Inclusion events for BAME footballers and coaches to be held at Turf Moor and the Etihad
Creating and Developing Coaches was founded by Dr Dan Kilvington, Senior Lecturer in the School of Cultural Studies and Humanities, and aims to provide a platform for black, Asian and minority ethnic (BAME) coaches, or personnel working with under-representative groups, to network with key coaching organisations within the region.
Dr Kilvington is organising the event following a 10-year study into BAME participation football in the UK.
Dr Kilvington said: “These events are important to attempt to increase diversity within football coaching at all levels. Black and Asian coaches in particular are vastly under-represented in the game and that is precisely what this initiative hopes to challenge.
“At present there are only five black managers in English football out of 92 professional clubs, with only 4.1 per cent of senior football coaches in the 2016-17 season from a BAME background. This is particularly shocking considering over a quarter of professional footballers are BAME.
“Research has shown that a lack of networks and a small number of role models - among other barriers - has maintained this exclusion. These events provide that networking space, promote opportunities and highlight some of the amazing role models working within the game.”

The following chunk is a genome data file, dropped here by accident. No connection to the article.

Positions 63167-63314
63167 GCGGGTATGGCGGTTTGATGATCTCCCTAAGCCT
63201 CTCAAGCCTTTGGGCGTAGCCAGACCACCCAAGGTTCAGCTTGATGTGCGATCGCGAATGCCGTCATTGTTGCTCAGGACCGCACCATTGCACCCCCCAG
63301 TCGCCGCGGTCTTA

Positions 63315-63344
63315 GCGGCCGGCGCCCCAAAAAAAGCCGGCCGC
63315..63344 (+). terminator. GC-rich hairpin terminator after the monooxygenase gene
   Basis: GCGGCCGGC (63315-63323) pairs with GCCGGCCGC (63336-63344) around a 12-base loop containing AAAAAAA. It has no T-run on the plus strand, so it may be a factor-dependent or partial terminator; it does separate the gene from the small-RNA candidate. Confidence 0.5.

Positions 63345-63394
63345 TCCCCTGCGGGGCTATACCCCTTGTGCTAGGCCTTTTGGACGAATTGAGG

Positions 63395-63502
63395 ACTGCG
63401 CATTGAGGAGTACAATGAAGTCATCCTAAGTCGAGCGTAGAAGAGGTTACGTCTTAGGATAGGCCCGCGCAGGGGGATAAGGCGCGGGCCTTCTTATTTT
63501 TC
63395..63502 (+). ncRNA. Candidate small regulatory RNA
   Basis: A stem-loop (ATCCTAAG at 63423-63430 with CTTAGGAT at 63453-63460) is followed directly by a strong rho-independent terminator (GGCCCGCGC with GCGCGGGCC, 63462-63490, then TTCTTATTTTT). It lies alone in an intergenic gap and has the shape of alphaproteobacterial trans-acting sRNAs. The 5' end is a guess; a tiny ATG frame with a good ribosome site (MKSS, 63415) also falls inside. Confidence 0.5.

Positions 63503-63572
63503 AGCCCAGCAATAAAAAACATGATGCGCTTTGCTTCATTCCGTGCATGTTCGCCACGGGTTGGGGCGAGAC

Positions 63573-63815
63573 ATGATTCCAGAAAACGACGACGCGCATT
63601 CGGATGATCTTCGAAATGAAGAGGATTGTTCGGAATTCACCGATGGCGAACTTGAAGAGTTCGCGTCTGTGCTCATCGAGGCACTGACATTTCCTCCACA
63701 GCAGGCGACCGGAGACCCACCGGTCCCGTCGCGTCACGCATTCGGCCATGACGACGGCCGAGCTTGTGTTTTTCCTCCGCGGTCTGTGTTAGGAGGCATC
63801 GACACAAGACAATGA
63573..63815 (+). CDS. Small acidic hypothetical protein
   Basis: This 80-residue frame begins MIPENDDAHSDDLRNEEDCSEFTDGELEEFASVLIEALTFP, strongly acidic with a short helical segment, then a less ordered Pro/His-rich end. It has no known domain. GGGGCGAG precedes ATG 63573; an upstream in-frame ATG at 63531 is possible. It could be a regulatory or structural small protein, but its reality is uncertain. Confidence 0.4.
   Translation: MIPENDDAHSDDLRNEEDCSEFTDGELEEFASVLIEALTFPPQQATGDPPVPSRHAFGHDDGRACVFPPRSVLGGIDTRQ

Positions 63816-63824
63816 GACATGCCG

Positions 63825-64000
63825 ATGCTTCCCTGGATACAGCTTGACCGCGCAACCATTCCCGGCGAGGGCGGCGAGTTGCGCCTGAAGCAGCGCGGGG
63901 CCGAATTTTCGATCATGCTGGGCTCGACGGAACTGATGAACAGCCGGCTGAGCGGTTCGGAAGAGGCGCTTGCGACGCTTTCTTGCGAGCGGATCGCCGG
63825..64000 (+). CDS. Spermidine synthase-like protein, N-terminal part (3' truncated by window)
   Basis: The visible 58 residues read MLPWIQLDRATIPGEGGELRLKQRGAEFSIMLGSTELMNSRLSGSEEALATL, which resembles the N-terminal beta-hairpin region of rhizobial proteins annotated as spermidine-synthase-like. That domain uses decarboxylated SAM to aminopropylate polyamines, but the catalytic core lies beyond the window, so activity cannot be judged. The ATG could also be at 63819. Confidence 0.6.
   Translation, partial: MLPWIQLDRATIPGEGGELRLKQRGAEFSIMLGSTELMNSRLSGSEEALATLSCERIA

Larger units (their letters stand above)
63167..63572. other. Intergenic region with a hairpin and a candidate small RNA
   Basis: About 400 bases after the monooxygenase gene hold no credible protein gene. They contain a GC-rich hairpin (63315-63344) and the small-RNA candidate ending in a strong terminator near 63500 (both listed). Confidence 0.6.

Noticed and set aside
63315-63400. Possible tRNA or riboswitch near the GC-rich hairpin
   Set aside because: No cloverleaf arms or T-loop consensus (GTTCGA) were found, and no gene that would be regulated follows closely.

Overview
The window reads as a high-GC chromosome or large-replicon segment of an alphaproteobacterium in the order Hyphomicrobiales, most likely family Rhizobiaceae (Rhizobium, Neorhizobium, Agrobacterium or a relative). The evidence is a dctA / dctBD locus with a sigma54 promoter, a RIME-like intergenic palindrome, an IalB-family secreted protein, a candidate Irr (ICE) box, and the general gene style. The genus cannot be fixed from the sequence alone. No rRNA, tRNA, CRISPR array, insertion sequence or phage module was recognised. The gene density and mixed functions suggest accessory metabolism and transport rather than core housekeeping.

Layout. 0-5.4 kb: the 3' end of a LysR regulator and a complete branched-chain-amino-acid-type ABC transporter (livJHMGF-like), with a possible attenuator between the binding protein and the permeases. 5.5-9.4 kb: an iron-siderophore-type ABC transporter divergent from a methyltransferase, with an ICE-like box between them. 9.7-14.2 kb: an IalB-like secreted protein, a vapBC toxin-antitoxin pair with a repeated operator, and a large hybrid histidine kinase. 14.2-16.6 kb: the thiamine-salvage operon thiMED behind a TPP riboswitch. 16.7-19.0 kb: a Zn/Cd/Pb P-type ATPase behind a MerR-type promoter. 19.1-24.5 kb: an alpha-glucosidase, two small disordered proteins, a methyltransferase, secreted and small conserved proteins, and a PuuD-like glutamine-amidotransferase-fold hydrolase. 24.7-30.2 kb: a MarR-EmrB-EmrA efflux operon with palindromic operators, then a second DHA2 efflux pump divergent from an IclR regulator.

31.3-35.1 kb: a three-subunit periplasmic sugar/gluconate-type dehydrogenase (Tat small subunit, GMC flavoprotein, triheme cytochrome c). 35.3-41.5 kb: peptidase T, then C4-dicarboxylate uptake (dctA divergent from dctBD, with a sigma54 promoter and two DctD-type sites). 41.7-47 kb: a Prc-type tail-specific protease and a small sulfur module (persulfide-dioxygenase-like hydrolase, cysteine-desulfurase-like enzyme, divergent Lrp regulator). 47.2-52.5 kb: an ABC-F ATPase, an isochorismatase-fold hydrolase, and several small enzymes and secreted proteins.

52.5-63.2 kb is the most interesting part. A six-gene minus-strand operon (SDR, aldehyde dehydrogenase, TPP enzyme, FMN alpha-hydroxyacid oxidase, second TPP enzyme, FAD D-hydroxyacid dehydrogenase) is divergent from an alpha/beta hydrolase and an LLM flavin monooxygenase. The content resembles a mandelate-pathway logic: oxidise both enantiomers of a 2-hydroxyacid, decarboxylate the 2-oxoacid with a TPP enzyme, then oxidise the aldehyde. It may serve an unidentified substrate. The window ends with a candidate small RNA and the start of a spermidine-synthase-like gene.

The events are being held at Burnley FC’s Turf Moor on 30 April, 7pm-9.15pm and at Manchester City’s Etihad Stadium on 8 May, 7pm-9.15pm.
They are aimed at aspiring football coaches, current coaches (from any level), and anyone who wants to learn how to create and develop football clubs, how to access coaching courses, to network with experienced coaches and FA coach mentors, or aspires to develop a professional career within football.
Kevin Coleman, Equality and Diversity Manager at the FA, said: “The work of independent projects like Creating and Developing Coaches are vitally important in the FA’s efforts - and the efforts of the wider football family - in making football a game for all.
“Football, especially the people who deliver the game, and coaches - who are very often the face of the game - need to reflect the communities they serve. They need to understand the communities they serve and ideally need to come from within the communities they serve.
“The FA has for a long time had targets around the diversity of the coaches who take our qualifications and coach within our clubs, not just in terms of ethnicity, but also gender, disability, age, faith and sexual orientation.”
Previous events have been held at Bradford City, Leeds United, Huddersfield Town, Sheffield United and West Ham. The inclusion organisation has worked with, and supported, over 250 coaches to date and has helped some coaches, for instance, gain full-time employment within football.